In a novel that challenges our expectations at every turn, acclaimed author Wil McCarthy sweeps us into the future as only he can imagine it. Here is a thrilling odyssey of discovery and adventure aboard a ship of exiled rebels coming of age in an eternity that may be a lot shorter than anyone ever guessed.
Brash and idealistic, they were rebels without a cause in a world governed by science, reason...and immortality. Banished for their troubles to the starship Newhope, they now face a bold future: to settle the worlds of Barnard’s Star. Now King Bascal Edward de Towaji Lutui, former prince of the Queendom of Sol, together with Captain Xiomara “Xmary” Li Weng and her lover, first mate Conrad Mursk, face a perilous voyage with thousands of their fellow exiles. The journey will last a century, but with Queendom technology it’s no problem to step into a fax machine and “print” a fresh, youthful version of yourself. But what this crew of rebels will find is far from the paradise they seek. Before long, their optimistic young colony has started to show signs of strain. And worst of all, death itself has returned with a vengeance.
|Publisher:||Random House Publishing Group|
|Product dimensions:||4.25(w) x 6.75(h) x 0.75(d)|
About the Author
Wil McCarthy, after ten years of rocket science with Lockheed Martin, traded the hectic limelight of the space program for the peace and quiet (ha!) of commercial robotics at Omnitech, where he works as a research and development hack.
He writes a monthly column for the SciFi Channel's news magazine (www.scifi.com/sfw), and his less truthful writings have appeared in Aboriginal SF, Analog, Interzone, Asimov's Science Fiction, Science Fiction Age, and various anthologies. His novel, Bloom, was selected as a New York Times Notable Book. Further biographical and bibliographic information at: www.sff.net/people/wmccarth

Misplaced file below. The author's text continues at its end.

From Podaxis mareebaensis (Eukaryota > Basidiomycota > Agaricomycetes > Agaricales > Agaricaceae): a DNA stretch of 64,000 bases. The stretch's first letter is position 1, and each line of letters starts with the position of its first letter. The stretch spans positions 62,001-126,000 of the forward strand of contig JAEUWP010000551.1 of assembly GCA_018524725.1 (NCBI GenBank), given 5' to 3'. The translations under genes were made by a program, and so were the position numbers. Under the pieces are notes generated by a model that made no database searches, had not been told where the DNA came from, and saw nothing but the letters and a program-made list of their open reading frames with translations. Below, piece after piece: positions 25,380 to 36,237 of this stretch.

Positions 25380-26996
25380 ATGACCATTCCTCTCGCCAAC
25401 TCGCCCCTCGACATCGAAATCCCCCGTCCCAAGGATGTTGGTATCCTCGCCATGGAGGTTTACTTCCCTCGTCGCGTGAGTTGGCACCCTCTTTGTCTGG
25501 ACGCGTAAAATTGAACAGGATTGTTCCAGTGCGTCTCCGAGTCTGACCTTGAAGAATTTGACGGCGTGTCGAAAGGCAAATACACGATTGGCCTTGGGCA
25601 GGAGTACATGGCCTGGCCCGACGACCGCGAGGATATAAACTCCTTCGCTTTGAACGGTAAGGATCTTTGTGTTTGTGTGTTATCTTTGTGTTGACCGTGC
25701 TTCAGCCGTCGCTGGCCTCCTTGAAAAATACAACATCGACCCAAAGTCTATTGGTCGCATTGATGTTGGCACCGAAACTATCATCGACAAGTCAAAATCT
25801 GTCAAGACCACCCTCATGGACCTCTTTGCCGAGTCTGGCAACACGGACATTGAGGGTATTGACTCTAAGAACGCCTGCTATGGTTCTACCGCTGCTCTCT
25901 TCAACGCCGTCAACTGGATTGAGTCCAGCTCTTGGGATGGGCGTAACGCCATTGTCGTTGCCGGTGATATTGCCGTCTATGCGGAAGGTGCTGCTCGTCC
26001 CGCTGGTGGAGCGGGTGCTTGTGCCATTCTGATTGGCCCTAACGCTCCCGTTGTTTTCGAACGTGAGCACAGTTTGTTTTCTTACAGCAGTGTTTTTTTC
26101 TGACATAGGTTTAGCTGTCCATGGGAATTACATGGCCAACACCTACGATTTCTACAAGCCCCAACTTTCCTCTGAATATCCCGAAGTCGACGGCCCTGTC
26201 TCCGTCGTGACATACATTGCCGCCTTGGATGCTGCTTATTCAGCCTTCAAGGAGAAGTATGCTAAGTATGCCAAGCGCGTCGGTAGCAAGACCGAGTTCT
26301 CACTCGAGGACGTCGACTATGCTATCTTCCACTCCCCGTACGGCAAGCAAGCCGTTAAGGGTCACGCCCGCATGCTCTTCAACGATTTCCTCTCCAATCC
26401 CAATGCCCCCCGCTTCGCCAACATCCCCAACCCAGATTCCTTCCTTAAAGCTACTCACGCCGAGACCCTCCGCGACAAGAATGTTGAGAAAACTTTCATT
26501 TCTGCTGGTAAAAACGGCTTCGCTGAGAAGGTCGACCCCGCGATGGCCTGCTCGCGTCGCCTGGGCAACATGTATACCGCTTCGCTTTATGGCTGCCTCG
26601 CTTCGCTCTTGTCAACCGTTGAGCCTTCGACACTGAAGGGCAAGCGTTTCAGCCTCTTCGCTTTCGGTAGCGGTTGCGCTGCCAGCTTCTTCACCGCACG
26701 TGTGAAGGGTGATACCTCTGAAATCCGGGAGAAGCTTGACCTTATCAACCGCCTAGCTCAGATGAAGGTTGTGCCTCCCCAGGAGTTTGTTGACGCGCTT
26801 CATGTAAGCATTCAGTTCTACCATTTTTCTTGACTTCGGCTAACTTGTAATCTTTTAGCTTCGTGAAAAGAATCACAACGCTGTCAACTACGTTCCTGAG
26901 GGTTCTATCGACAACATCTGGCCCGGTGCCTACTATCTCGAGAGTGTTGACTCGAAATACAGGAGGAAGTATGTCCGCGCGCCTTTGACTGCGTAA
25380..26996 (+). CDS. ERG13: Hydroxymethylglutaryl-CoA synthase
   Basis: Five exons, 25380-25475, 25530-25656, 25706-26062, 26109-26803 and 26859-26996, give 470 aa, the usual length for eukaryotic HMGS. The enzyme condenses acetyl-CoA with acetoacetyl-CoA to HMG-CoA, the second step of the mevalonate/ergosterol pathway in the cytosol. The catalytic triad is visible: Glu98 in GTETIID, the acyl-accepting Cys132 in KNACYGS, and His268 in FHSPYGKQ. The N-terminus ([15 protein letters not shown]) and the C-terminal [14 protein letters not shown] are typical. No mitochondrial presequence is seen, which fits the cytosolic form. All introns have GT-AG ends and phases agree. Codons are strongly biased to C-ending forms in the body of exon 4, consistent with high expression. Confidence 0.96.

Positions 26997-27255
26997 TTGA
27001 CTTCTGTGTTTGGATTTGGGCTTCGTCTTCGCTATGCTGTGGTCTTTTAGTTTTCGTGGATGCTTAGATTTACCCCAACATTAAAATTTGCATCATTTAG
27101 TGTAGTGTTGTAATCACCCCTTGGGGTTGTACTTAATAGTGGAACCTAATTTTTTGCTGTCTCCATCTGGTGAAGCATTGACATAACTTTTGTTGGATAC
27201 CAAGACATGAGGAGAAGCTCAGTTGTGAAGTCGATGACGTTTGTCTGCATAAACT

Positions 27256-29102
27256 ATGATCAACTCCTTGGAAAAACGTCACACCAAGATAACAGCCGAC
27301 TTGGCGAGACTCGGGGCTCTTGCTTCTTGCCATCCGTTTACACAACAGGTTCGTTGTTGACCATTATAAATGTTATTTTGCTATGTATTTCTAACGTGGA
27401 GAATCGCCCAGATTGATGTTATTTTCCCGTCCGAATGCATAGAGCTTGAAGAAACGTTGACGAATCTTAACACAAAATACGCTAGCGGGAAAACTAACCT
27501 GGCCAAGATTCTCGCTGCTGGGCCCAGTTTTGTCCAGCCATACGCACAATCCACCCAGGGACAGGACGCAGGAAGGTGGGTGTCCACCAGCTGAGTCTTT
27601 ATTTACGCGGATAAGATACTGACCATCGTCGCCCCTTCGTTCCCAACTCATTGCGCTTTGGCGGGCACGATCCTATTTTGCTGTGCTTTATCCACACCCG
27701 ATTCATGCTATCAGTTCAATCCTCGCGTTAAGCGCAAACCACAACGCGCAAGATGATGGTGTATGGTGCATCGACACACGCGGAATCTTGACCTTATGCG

Most Helpful Customer Reviews
In the twenty-sixth century earth time, mankind has achieved immortality through the fax and duplicating clones that can be used at a moment¿s notice. In such a society the children have no hope of making a mark because what can they do that their older and wiser parents can¿t? Some young rebels turn to piracy, revolution and other acts of violence that upsets the status quo. These rebels are caught and their punishment is to take the OSS Newhope to a world light years away and colonize it for a thousand years....................... The former rebels make it to planet P2 and at first it looks like they will have the freedom to pursue their dreams. However, the planet is short on tracer metals needed to keep people healthy and young. As the technology wears out, there is nothing to replace it and for the first time these immortals know what final death is. One brave former revolutionary conceives of a plan to rescue some of the population but it is history that will judge whether he is a hero or a pirate......................... In LOST IN TRANSMISSION readers will find that immortality leads to stagnation and a need for the status quo, a situation that drives the second generation of immortals into rebellion so they can break free of the social constraints. The irony is that when they ¿grow up¿ in tens of centuries they are much like their parents except for a few ¿old¿ revolutionaries who are not content with their situation and intend to change it (sounds like the love children of the sixties). Will McCarthy has written a fascinating book about a future the audience hopes will never come true....................... Harriet Klausner